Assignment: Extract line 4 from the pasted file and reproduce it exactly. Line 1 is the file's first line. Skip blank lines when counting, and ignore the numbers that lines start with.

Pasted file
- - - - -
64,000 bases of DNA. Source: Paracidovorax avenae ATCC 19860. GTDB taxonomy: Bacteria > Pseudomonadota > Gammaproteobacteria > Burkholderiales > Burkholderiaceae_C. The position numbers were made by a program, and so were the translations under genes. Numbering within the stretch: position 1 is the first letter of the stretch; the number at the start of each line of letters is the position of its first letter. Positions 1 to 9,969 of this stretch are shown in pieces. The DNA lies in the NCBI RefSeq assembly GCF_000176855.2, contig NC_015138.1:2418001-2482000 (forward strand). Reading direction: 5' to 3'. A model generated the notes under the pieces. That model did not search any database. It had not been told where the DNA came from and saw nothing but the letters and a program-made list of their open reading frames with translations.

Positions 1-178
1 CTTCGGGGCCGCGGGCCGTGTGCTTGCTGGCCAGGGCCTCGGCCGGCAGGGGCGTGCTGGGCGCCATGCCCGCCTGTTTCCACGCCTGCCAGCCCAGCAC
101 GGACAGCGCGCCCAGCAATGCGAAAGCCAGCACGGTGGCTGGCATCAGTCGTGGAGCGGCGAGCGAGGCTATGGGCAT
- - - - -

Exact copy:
101 GGACAGCGCGCCCAGCAATGCGAAAGCCAGCACGGTGGCTGGCATCAGTCGTGGAGCGGCGAGCGAGGCTATGGGCAT